The Guard wife, who blogs about her own PTSD diagnosis but declined to give her name because she often receives hurtful criticism on Facebook, said she and her husband faced an 18-month wait for marriage counseling at a Vet Center.
"This has been around since wars began, and we didn't learn anything from previous wars … it's a shame we are still having to deal with this," she said.
Medically retired personnel and those with access to Tricare seem slightly better off than families whose troops served shorter periods, because Tricare often covers extensive mental health treatment.
After Renee Ayres' husband was arrested for assault, he received intensive inpatient care for combat PTSD. When he got home from treatment, he realized the depth of his wife's suffering and sent her to an inpatient facility, with Tricare paying all but $10,000 of the cost.
Parents and extended family members like Kahlor often can get treatment through private insurance. His employer, the University of California, San Diego, has full insurance that covers behavioral health and "is very supportive."
But others, like the Guard wife, are not as lucky. She said she called Military OneSource, a phone referral service touted by the Pentagon as its "one-stop shop" for family needs.
But OneSource referred her to VA, which has a facility more than an hour from her home that offered only semiweekly group therapy — at a time when her children arrive home from school.
And she can't leave the kids alone with their father.
"Whatever came off that plane to me was a monster," she said. "I'm supposed to be the rock, and there's nowhere to turn."
A hidden problem
Much has been written about the overburdened VA mental health system and the inability of veterans to access care.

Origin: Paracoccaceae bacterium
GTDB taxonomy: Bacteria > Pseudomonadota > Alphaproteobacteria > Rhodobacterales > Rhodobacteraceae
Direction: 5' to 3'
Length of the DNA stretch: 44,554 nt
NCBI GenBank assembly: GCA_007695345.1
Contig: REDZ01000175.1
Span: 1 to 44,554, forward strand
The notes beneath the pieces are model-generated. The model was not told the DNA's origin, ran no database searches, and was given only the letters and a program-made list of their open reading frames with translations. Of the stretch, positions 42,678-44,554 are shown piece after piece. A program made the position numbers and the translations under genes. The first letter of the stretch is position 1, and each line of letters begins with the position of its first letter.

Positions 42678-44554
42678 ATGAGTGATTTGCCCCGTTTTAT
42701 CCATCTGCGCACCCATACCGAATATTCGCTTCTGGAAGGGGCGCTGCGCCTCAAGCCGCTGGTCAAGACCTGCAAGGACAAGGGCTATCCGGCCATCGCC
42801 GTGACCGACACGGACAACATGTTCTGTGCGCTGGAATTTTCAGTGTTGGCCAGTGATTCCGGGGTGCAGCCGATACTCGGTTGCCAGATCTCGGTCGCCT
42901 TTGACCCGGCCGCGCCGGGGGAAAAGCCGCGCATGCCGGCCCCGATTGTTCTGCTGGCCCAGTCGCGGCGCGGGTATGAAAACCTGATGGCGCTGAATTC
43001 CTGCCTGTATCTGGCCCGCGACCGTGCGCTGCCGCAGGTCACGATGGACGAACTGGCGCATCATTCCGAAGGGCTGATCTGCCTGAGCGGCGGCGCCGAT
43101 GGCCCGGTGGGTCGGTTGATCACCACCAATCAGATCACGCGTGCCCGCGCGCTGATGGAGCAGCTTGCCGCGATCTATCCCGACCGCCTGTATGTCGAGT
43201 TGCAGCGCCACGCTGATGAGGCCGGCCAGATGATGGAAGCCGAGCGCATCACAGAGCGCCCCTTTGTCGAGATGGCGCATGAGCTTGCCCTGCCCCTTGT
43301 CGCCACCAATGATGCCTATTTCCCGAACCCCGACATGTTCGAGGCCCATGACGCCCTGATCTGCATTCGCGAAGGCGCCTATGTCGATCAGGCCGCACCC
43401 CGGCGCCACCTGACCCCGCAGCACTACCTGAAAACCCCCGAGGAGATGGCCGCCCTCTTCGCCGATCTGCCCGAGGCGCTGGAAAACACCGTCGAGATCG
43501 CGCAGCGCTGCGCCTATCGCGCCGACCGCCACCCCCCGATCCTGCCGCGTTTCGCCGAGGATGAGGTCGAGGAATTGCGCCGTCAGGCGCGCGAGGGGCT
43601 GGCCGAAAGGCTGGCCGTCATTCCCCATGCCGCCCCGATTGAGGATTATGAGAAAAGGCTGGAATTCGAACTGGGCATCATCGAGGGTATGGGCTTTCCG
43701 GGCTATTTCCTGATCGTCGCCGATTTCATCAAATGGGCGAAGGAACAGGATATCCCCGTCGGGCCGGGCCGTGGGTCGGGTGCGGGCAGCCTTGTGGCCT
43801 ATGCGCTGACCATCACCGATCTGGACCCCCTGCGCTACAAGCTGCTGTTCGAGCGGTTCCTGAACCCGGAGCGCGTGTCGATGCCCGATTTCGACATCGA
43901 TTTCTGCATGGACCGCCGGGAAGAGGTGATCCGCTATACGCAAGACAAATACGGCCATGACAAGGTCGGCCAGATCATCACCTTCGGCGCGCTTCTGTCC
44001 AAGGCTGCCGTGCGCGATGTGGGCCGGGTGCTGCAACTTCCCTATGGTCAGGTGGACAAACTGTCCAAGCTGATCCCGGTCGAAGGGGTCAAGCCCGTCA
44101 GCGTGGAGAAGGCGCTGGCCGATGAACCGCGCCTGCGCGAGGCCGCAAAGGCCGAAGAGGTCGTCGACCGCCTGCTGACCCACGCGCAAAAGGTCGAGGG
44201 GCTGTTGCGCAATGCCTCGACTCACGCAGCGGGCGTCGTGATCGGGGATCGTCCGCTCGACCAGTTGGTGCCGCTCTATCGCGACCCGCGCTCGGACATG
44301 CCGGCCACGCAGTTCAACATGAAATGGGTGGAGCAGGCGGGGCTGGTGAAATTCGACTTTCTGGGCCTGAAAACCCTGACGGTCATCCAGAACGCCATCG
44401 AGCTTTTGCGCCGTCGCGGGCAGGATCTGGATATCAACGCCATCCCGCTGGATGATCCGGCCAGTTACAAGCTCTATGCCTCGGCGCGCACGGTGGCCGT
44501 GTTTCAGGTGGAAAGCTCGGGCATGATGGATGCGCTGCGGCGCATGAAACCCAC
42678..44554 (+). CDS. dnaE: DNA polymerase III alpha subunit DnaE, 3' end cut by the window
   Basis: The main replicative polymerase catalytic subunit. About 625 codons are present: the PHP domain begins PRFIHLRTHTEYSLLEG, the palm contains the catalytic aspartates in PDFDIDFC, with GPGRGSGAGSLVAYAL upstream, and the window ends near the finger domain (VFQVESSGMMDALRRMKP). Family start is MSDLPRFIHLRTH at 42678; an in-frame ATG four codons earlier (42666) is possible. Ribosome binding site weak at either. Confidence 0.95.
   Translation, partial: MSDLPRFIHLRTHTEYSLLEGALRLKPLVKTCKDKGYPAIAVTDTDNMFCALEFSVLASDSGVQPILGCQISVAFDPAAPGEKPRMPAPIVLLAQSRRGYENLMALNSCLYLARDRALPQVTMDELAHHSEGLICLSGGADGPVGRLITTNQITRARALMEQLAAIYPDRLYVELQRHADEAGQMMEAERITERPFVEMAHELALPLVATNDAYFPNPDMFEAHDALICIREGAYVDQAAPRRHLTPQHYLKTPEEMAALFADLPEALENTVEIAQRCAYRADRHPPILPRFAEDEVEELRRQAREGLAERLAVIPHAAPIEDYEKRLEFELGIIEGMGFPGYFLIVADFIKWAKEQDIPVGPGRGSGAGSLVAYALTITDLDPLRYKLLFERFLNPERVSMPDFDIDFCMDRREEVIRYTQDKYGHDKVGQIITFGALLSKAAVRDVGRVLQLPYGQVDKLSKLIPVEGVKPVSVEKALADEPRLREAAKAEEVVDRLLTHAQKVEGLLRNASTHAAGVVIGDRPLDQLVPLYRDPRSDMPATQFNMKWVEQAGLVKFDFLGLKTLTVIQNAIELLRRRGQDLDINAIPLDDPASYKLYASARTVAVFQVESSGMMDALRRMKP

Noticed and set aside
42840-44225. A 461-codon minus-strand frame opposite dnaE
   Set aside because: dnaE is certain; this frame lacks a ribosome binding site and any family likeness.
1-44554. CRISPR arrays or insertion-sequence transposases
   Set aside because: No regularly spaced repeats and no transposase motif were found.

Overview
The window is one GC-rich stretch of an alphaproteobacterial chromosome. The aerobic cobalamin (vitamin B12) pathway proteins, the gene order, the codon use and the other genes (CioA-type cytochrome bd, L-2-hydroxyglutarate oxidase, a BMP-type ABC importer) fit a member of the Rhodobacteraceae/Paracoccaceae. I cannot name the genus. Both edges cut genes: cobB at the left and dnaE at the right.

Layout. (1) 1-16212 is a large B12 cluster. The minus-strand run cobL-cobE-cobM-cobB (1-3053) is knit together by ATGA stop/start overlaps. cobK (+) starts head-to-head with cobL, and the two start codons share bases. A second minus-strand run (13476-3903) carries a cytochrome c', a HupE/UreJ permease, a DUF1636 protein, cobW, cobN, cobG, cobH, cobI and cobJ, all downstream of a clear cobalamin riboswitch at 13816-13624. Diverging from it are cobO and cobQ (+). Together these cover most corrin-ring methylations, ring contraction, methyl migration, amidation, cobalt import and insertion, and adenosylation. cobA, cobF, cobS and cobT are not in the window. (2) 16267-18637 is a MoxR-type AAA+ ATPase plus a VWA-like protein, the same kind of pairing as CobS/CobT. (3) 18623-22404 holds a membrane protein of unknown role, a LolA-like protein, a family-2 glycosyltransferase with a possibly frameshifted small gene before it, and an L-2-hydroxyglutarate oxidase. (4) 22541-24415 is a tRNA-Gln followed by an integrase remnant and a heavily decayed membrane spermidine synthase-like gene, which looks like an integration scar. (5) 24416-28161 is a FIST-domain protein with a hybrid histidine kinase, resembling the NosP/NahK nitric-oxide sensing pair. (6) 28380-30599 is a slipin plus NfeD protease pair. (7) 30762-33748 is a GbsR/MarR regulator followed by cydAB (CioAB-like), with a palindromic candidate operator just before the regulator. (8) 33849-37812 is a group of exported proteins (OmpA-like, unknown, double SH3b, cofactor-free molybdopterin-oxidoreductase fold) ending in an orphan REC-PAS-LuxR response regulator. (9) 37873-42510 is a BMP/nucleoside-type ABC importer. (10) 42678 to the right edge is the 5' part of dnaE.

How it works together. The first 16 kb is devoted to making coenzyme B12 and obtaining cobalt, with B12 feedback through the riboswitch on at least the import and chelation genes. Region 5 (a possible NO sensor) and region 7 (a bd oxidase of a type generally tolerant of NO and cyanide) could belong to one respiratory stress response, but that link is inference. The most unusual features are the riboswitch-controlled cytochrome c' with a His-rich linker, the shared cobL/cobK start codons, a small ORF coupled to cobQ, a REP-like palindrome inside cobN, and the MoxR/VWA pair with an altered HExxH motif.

But mental health diagnoses, suicides and suicide attempts by family members of troops and veterans are not tracked by the services or VA, and little is known about the extent of mental health conditions among those who have sent loved ones to war.
"VA is our primary avenue for treating PTSD, but they treat veterans. Insurance companies reimburse to some degree, but [not] for family therapy. The system is inadequate," said Reeves, who recently volunteered his services at the local VA.
After her husband's suicide attempt, the Guard wife fought to get him help. She also began receiving counseling via phone and Internet — a technology Reeves said has finally reached a point where it could serve as a significant solution to the nationwide shortage of mental health practitioners.
Other outlets, such as nonprofit groups like Give an Hour that offer free treatment or therapy, must be better utilized and publicized, he added.
"The burden on the health care system is tremendous," Reeves said. "Community outreach has become critical."
A handful of studies conducted from 2004 to 2007 sought answers on the secondary effects of PTSD on spouses and family members, but more research is needed to define the scope of the problem, advocates say.
Even more important than understanding the issue, they say, is getting treatment to those who need it — parents living with anxiety over their children, children with a parent who is angry all the time, girlfriends, boyfriends and spouses "living with strangers," Reeves said.
"A spouse or significant other cannot survive without their own individual intervention and therapy. They must have it," he said.